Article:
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South Slavic: December 19, 2002

19 December 2002, Volume 4, Number 41

This is the last issue of "RFE/RL South Slavic Report" for 2002. The next issue will appear in January 2003.


Part IV.

A telephone roundtable hosted by RFE/RL's Rade Radovanovic.

RFE/RL: Mr. Pertunaj, it seems to me that you are not at all satisfied with the efforts the international community is making in the Balkan conflicts.

Leka Pertunaj: Absolutely not.

RFE/RL: Whom do you consider responsible for what took place: the world, Europe -- or maybe us?

Pertunaj: Please, let me read you an international law about the special status of the permanent members of the [United Nations] Security Council. It is written in Paragraph 60: "The basic intention of the present UN is based on the assumption that big states have the greatest armament potential and that world peace actually depends on their will and joint action. This is why big states have a special status within the Security Council, which has a broad authority for UN activities in maintaining international peace and security." There is a popular saying, "Give someone some power, and you will see what kind of man he is."

RFE/RL: Am I wrong to think that you believe that the UN, the Security Council with its permanent members, and Europe are responsible for what happened to us?

Pertunaj: Here are more examples. [Former Yugoslav President Slobodan] Milosevic was sent to prison, but his [political legacy] remains in the Balkans. Two states have been made out of one Bosnia, while efforts continue to make one state out of two: Montenegro and Serbia....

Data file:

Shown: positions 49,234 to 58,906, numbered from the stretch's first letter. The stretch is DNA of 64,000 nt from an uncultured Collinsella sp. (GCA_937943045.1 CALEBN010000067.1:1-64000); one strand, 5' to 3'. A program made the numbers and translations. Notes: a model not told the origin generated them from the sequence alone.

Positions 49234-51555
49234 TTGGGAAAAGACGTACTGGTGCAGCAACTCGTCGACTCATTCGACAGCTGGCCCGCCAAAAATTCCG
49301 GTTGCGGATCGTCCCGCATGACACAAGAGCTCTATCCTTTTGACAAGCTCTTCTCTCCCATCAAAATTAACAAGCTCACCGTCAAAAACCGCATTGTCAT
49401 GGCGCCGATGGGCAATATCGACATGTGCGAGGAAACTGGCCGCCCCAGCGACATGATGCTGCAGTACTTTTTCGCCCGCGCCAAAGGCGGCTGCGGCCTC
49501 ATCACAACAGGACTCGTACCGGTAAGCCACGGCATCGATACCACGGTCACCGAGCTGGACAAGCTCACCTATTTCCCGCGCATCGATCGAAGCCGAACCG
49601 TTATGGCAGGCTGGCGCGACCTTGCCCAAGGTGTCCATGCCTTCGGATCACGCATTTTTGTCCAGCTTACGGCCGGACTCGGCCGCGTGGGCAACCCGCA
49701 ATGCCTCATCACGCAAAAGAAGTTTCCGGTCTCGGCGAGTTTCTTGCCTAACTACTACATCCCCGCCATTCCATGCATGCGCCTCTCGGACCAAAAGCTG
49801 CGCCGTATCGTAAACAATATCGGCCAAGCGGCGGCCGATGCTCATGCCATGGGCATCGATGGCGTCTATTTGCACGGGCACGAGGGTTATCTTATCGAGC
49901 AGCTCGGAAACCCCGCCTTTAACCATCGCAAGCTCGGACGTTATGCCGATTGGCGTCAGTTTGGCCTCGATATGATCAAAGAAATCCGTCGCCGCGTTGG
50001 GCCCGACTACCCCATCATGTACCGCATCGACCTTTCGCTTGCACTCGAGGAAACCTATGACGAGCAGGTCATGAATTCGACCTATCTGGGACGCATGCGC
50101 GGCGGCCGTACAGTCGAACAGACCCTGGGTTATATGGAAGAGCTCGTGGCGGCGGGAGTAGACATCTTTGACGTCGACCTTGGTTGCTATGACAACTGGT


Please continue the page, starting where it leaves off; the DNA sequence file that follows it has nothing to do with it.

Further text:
RFE/RL: Mr. Pertunaj, thank you very much, but now we must return to our topic of organized crime....

Dimitrije Stojakovic: First, I would like to say something about what Mr. Albanian has just told us. Milosevic was not properly punished. Since I am a Serb, he is primarily guilty for what he did to us, the Serbs, and then for what happened to other nations.

However, others are guilty, too, but they were not punished. Let us mention Albanian war criminals such as [former Kosovar guerrilla commanders] Hashim Thaci or Agim Ceku. Nor were other leaders of our former republics of the Socialist Federal Republic of Yugoslavia punished.

The very same measures should have been applied to all of them, and all of them should have wound up in The Hague. That would have been the best possible solution.... And I think that there is more than enough evidence to show that they all deserve the same treatment....

RFE/RL: Nobody is considered guilty until legally convicted.